Word of the kindness of employees at a Chili’s restaurant in Utah displayed by fixing an autistic child’s “broken cheeseburger” has gone viral. It’s a story that everyone who works with the public should take the time to read.
According to a report from ABC News, 7-year-old Arianna Hill is autistic. Her older sister Anna, who is 25, took her out to lunch at a Chili’s restaurant in Midvale, Utah recently, and they received way more than they paid for.
“We just decided we were going to get some lunch before we were taking her to see the Easter bunny,” Anna McLean told ABC News. “She usually does OK in restaurants. It seemed to be going pretty well. She wasn’t too overstimulated. She was really enthusiastic before we were even able to put our drinks orders in. She told the waitress, ‘I’ll have my cheeseburger.'”
When Arianna’s cheeseburger arrived, however, her sister noticed she wasn’t eating it. She was eating just the french fries instead.
“I asked why she wasn’t eating and she said, ‘I don’t want it. It’s broken.’ She said, ‘I need one that’s fixed,'” Anna says.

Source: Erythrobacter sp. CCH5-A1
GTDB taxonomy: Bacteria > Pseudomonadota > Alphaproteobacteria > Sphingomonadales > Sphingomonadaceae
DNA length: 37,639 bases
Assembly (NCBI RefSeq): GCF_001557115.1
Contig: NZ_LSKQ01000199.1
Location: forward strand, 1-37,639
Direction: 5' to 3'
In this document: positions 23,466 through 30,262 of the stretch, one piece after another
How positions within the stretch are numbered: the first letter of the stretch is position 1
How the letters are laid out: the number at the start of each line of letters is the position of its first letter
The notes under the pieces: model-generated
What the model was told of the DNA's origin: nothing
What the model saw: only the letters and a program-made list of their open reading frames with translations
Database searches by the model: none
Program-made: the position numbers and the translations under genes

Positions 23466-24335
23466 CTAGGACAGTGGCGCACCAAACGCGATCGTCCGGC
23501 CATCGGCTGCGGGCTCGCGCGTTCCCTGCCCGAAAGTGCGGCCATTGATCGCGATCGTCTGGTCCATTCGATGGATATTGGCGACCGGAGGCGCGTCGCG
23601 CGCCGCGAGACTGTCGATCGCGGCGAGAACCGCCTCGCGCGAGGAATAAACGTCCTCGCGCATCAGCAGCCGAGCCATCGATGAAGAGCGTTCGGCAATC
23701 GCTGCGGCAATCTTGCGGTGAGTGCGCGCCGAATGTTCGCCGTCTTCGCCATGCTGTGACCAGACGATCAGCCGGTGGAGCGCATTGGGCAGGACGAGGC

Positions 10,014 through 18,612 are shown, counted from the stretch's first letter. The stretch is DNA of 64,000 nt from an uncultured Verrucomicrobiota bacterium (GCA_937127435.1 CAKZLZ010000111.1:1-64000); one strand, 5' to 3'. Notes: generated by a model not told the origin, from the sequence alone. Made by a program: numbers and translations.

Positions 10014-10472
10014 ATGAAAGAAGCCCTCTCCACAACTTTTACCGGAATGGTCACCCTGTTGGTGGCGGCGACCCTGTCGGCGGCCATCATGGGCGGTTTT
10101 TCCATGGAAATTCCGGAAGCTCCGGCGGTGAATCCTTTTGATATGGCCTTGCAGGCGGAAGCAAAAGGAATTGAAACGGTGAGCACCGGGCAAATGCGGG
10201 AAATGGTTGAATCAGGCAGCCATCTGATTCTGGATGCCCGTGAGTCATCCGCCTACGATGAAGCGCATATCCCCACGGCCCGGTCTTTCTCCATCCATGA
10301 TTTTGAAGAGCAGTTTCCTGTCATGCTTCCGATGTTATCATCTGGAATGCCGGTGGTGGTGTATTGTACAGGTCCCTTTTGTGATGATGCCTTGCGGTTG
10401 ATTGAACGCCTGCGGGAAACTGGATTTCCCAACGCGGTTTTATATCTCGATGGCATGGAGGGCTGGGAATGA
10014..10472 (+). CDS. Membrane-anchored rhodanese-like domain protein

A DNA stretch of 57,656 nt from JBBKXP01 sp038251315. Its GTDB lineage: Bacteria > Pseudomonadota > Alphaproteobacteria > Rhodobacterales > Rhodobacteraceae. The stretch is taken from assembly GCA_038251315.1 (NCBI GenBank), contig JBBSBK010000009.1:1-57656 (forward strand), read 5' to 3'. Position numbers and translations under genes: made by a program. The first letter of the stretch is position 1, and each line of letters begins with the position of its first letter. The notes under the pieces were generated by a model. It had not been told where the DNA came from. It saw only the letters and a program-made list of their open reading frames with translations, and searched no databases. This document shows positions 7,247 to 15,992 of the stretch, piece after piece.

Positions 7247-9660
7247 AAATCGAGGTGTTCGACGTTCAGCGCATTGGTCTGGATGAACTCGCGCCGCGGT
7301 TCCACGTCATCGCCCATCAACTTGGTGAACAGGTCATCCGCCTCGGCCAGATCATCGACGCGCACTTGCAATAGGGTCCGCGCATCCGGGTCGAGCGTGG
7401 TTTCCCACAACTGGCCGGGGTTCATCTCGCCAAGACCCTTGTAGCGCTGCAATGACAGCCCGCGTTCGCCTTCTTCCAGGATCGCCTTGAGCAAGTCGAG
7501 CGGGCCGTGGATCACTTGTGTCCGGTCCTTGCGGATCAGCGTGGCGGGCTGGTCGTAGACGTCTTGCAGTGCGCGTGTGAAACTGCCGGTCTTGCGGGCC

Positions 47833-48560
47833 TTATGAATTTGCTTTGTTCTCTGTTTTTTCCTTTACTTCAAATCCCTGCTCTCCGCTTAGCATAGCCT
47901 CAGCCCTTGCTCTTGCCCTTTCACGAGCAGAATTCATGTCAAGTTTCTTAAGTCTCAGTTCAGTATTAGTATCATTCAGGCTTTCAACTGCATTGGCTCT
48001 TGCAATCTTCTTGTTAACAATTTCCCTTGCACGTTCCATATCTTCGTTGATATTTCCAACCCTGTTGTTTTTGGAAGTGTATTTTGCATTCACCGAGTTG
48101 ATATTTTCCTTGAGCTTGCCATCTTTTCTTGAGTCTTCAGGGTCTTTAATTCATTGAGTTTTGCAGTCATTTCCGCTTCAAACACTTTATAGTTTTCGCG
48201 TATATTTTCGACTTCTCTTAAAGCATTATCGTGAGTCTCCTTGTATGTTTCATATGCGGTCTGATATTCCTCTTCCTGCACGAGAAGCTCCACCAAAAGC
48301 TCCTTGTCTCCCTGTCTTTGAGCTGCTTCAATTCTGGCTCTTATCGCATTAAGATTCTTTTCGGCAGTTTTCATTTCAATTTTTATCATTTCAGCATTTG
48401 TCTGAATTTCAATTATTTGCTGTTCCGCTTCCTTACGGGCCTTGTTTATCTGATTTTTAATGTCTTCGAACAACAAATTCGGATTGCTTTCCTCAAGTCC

It seems the little girl’s cheeseburger had been cut in two by a member of the restaurant staff. Anna didn’t want to complain, so she explained quietly and asked the waitress to put another cheeseburger on their bill.
The waitress–nor any of the restaurant staff–would do any such thing, however. Instead she apologized to the child for her “broken burger” and told her she’d get her a brand new one. Then the restaurant manager and the line cooks came out and all told her she’d soon have a new cheeseburger for her lunch.
Something as simple as a cheeseburger cut in two has the potential to set off an autistic child. The kindness of these restaurant employees not only prevented a breakdown on behalf of little Arianna, but likely saved her sister from certain embarrassment, too.
When the waitress returned with the new cheeseburger, Arianna was ecstatic.
“Oh, thank you! You brought me a fixed cheeseburger,” she said.
You can check out a photo of Arianna Hill kissing her fixed cheeseburger by clicking on the ABC News link above. At the time of the ABC report, the post had received over 220,000 likes and more than 10,000 comments.
This is the kind of post that needs to be shared. It’s the kind that people need to think about. Kindness can change lives–even when it comes in the form of a broken cheeseburger made new. This particular kindness brought joy to the lives of a little autistic girl and her sister.
Photo Source: Facebook